It can be overwhelming to navigate through some of the tax credits available to Ontario homeowners. Below is a list of the most common and accessible credits and rebates offered through the federal government as well as the province of Ontario.


First-time home buyer’s credit: You can claim up to $5,000 (which earns you a $750 tax rebate) for the purchase of a qualifying home in the year if both of the following apply:

  • you (or your spouse or common-law partner) acquired a qualifying home
  • you did not live in another home owned by you (or your spouse or common-law partner) in the year of acquisition or in any of the four preceding years (first-time home buyer)

GST/HST new housing rebate: If you paid GST/HST for a house you built or substantially renovated you might be able to recover some of the GST or the federal part of the HST paid, providing the home is your primary place of residence. Substantially renovated means at least 90% of the interior of the existing house must be removed or replaced or a full second story added to an existing bungalow. Adding a sun porch, sun room, family room, or bedroom by itself is not a major addition.

Home buyers’ tax credit for people with disabilities: If either you or your spouse or common-law partner meets the CRA eligibility requirements for a person with disabilities (impairment in physical or mental functions that is severe and prolonged), you may be able to claim the Home Buyers’ Tax Credit even if you aren’t a first-time home buyer. A list of the eligibility criteria can be found on this page.

Home accessibility tax credit: If you meet one of the following three criteria, the Home Accessibility Tax Credit (HATC) could help you save taxes on an eligible renovation costing up to $10,000:

  • You’re homeowner and you qualify for the disability tax credit
  • You’re eligible to make a claim for a qualifying individual
  • You’re over 65 years old

The renovations have to be permanent, make the home more accessible or reduce the potential harm to the qualifying individual, and be completed by qualified professional tradespeople.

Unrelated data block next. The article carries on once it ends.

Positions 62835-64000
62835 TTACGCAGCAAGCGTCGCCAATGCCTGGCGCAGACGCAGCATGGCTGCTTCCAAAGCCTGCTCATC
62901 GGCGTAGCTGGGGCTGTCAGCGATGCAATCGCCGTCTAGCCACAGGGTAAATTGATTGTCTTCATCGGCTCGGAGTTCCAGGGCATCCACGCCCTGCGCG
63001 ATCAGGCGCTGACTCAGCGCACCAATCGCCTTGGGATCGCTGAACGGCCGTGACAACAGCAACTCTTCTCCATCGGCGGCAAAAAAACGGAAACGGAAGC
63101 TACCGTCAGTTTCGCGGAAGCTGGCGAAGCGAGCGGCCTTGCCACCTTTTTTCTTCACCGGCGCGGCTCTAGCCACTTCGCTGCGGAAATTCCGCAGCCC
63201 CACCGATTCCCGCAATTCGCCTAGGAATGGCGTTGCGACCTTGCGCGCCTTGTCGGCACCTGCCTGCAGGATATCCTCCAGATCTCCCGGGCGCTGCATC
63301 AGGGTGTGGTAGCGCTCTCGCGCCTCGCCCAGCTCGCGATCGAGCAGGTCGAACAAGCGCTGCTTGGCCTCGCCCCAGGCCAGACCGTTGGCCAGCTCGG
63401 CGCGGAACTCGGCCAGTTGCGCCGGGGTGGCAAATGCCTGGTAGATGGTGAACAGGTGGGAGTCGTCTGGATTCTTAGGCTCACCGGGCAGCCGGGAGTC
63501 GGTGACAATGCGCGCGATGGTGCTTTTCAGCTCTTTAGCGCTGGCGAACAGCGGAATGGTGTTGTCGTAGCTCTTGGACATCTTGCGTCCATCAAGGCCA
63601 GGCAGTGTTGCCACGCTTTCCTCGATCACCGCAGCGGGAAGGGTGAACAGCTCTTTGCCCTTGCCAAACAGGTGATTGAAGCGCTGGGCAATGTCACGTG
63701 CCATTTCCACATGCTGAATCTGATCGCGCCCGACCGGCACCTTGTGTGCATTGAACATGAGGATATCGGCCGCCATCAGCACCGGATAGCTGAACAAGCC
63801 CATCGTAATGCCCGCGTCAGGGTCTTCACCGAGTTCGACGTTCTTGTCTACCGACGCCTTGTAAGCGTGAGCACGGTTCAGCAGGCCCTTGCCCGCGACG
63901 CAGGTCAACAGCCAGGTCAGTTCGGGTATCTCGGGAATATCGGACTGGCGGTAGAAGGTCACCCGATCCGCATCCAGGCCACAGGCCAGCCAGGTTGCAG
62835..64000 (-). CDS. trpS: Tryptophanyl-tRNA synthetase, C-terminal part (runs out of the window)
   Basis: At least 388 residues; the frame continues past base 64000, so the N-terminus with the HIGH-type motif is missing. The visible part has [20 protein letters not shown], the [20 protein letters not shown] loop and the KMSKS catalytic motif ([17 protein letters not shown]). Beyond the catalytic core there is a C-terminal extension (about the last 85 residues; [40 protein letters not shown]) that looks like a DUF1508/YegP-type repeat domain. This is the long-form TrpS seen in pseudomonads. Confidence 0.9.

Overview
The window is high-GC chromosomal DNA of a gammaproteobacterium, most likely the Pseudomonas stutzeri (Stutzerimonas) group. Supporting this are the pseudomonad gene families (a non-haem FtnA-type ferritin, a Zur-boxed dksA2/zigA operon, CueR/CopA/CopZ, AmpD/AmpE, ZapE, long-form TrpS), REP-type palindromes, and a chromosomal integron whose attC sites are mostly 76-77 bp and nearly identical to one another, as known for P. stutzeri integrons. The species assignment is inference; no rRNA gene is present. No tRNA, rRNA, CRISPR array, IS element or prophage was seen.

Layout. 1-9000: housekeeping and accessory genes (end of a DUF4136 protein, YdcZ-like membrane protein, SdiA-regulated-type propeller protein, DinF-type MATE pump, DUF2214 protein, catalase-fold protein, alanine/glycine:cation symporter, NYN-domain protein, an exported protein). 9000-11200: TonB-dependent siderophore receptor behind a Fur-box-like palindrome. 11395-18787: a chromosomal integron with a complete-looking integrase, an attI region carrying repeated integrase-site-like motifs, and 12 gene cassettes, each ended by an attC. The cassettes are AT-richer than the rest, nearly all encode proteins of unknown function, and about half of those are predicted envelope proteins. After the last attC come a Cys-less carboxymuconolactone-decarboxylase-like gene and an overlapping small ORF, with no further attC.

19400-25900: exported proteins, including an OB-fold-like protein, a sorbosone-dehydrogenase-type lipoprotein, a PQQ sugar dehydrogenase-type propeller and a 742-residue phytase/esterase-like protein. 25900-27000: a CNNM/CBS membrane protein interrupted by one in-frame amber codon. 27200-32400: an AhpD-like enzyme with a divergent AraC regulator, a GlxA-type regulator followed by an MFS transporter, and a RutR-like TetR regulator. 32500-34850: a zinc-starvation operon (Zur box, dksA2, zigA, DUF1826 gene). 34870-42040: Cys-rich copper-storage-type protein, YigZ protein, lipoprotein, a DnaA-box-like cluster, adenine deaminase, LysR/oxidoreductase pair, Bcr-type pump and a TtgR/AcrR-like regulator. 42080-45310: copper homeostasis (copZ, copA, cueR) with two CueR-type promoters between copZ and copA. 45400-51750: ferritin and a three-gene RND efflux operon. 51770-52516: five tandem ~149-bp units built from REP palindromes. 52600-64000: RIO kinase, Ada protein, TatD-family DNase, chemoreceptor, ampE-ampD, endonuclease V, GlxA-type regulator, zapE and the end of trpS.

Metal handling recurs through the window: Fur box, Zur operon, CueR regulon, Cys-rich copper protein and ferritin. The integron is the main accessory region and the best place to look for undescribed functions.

Medical expenses tax credit: The medical expenses tax credit allows you to claim up to a certain amount in order to make your home accessible for yourself or qualified dependents who have issues with mobility. If you qualify, your tax credit refund could be as much as 25 percent of eligible medical expenses up to a predetermined amount set for the year.

Rental income deductions: If you are collecting and reporting income property rent, you can claim allowable expenses such as advertising fees, property taxes, insurance, and interest on money you borrowed to purchase or renovate the rental property.

Homeowner tax credits when working from home:  For tax year 2021, the CRA has increased the claim amount for the work-from-home tax credit to a $500 flat rate, which allows Canadians working from home due to COVID-19 to deduct home office expenses on their taxes. This amount is a tax deduction and not a credit, which means you deduct it from your income to reduce your tax liability but will not result in a refund.


Seniors’ home safety tax credit: The Seniors’ Home Safety Tax Credit is a temporary, refundable personal income tax credit that can help you make your home safer and more accessible, helping you stay in your home longer. The credit is available for the 2021 and 2022 tax years and is worth 25% of up to $10,000 in eligible expenses per year for a senior’s principal residence in Ontario. Expenses must be paid or payable in 2021 and 2022. The maximum credit is $2,500 per year. Check eligibility and applicable expenses on this page.

Ontario Energy and Property Tax Credit: This credit is a tax-free payment to help you with your property taxes and sales tax on energy costs. To qualify, you must be a resident of Ontario on December 31, 2021, and at least one of the following at some time before June 1, 2023:

  • 18 years of age or older
  • currently or previously married or in a common-law relationship
  • a parent who lives or previously lived with your child

and, in 2021, you:

  • rented or paid property tax for your main residence
  • lived in a public long-term care home (e.g., a seniors’ home) and paid an amount for your accommodation

You could get a maximum credit amount of:

  • $1,121 if you are between 18 and 64 years old
  • $1,277 if you are over 65 years old
  • $249 if you live in a public long-term care home

And while not directly related to homeowners, I wanted to make sure you knew about the Ontario Staycation Tax Credit. The temporary credit for 2022 aims to encourage Ontario families to explore the province, while helping the tourism and hospitality sectors recover from the financial impacts of the COVID-19 pandemic. Ontario residents can claim 20% of their eligible 2022 accommodation expenses, for example, for a stay at a hotel, cottage or campground, when filing their personal Income Tax and Benefit Return for 2022. You can claim eligible expenses of up to $1,000 as an individual or $2,000 if you have a spouse, common-law partner or eligible children, to get back up to $200 as an individual or $400 as a family. So get out there and check out some of the gorgeousness of this province.

I hope this information was valuable for you and your family. As always, I am available for any questions you may have as well as referrals to any professionals you may need to hire.